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Oman’s oil minister thinks President Donald Trump has given OPEC some undue flak. But echoing other Gulf ministers, Mohammed bin Hamad al-Rumhi stressed his desire to steer clear of political animosity with the American leader, appearing keen to give him the benefit of the doubt.

“Sometimes he hasn’t been fair,” al-Rumhi told CNBC’s Hadley Gamble while at the Atlantic Council’s Global Energy Forum in Abu Dhabi. “I’m sure he has good intention too, he thinks he is representing the people of the U.S. and he thinks this is the way to do it.”

“Nobody wants volatility, I am sure Trump doesn’t want volatility, because volatility is difficult to manage,” he said. Trump has spent months vocally criticizing the 14-member cartel for its management of oil output, urging the group to keep the taps open and oil prices low. “OPEC is ripping us off,” Trump said in a tweet last October.

In December, OPEC members along with Russia reached an agreement to cut their crude production by 1.2 million barrels of oil per day from the market in order to stem the fall in prices, something that further drew Trump’s ire.

“Unfortunately there are politics, but sometimes the politics forces people to go to the social media or to CNBC to present their case. And that is the reality of today,” the minister said.

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Cargo sales and aircraft orders may be pointing to recession



Two indicators in the aviation industry may be pointing to a economic downturn: declining demand for air cargo and a “peak” in aircraft orders last year, according to the executive chairman of CAPA Centre for Aviation.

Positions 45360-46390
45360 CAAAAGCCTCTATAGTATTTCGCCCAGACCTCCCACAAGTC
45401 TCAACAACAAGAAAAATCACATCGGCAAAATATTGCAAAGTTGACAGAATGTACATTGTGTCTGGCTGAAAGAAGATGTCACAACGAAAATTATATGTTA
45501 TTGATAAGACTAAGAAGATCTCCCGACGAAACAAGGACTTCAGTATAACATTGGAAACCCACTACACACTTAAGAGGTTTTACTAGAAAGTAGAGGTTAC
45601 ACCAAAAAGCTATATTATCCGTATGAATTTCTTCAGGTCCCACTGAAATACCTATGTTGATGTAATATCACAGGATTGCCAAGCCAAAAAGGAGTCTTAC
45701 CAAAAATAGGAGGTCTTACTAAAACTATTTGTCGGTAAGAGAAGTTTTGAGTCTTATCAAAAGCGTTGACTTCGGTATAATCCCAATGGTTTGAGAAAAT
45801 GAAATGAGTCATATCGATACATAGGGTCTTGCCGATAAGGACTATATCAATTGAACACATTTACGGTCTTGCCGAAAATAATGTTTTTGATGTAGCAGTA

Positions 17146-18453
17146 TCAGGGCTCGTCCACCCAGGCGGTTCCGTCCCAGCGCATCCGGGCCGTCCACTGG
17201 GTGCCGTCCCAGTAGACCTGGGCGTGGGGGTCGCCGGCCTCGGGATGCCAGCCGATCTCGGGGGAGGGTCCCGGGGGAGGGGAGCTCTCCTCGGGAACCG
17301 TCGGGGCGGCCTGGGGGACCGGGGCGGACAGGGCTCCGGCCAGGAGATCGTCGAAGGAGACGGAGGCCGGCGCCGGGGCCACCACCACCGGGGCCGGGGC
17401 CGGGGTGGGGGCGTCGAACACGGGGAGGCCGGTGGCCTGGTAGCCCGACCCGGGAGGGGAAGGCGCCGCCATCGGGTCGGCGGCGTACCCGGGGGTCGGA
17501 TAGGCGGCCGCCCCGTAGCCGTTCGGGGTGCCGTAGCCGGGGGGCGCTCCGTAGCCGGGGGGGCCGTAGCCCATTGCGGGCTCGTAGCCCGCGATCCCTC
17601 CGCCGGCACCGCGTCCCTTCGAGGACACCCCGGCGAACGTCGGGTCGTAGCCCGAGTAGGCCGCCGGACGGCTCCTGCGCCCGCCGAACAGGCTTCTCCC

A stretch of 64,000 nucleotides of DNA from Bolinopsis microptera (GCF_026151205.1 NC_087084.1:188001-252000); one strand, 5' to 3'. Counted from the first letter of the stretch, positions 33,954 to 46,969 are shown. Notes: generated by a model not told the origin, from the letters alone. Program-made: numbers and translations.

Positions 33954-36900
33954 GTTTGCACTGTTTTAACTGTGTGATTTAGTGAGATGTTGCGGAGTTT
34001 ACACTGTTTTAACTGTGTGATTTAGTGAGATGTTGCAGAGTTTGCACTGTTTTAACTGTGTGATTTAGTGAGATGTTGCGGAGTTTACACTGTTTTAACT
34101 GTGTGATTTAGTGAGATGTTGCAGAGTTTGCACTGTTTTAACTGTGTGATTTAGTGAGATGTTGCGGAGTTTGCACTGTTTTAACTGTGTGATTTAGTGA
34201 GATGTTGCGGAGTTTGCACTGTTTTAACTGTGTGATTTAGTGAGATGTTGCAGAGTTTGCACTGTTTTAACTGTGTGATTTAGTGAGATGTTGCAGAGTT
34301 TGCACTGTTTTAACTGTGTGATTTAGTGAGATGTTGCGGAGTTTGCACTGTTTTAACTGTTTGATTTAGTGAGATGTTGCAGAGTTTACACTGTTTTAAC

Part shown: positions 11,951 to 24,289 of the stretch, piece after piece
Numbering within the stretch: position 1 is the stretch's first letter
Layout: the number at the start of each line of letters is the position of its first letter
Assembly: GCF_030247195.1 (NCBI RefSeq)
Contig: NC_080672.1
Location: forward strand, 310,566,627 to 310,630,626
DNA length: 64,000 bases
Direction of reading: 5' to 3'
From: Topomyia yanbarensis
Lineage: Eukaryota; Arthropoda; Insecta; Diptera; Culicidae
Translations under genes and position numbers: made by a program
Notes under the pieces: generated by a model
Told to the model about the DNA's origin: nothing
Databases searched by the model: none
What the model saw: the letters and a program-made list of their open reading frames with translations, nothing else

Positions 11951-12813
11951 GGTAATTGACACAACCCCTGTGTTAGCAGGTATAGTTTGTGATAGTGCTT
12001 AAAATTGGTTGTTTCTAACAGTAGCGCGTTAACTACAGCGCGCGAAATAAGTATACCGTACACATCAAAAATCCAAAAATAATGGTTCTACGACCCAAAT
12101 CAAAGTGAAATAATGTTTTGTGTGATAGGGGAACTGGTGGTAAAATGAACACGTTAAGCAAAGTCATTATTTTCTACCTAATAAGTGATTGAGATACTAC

Speaking to CNBC’s “Squawk Box” on Monday, Peter Harbison explained that cargo demand is “typically seen as a forward indicator of … not just the airline industry, but where the economy generally is heading.”

“Cargo is now declining fairly steeply, which suggests that the economy … is not going to look so good,” Harbison said.

As the world’s two largest economies remain deadlocked in a dispute over trade and technology, fears of a global recession have emerged. 

Demand in global air freight markets fell by 4.7% as compared to the same period last year, according to the International Air Transport Association.

Trade uncertainties — triggered by Brexit, as well as tariff tensions between the U.S. and China — contributed to declining new export orders and the weakness is likely to persist in the coming months, according to IATA, the global trade association for airlines.

While there was a surge in demand for cargo about six to nine months ago — which gave “some kind of optimism” — Harbison maintained that the increase may just be a “one-off surge.”

Visitors inspect a model Airbus SE A380 aircraft in an exhibition center at the aircraft maker’s factory in Toulouse, France, on Wednesday, March 20, 2019.  Photographer: Balint Porneczi/Bloomberg via Getty Images

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The “peak” in aircraft orders in 2018 may also be another indicator of a slowing global economy, Harbison said.

“Leaving aside the impact of grounding the Maxes — assuming that will start to be rectified within the next 6 months at least — I think we probably did see a peak in aircraft orders last year, which unfortunately, generally, cyclically seems to precede the year when things turn down a bit,” he said.

Boeing’s best-selling plane, the 737 Max, has been grounded since mid-March after two deadly crashes of their 737 Max airplanes, and the company isn’t expected to announce any orders of the plane.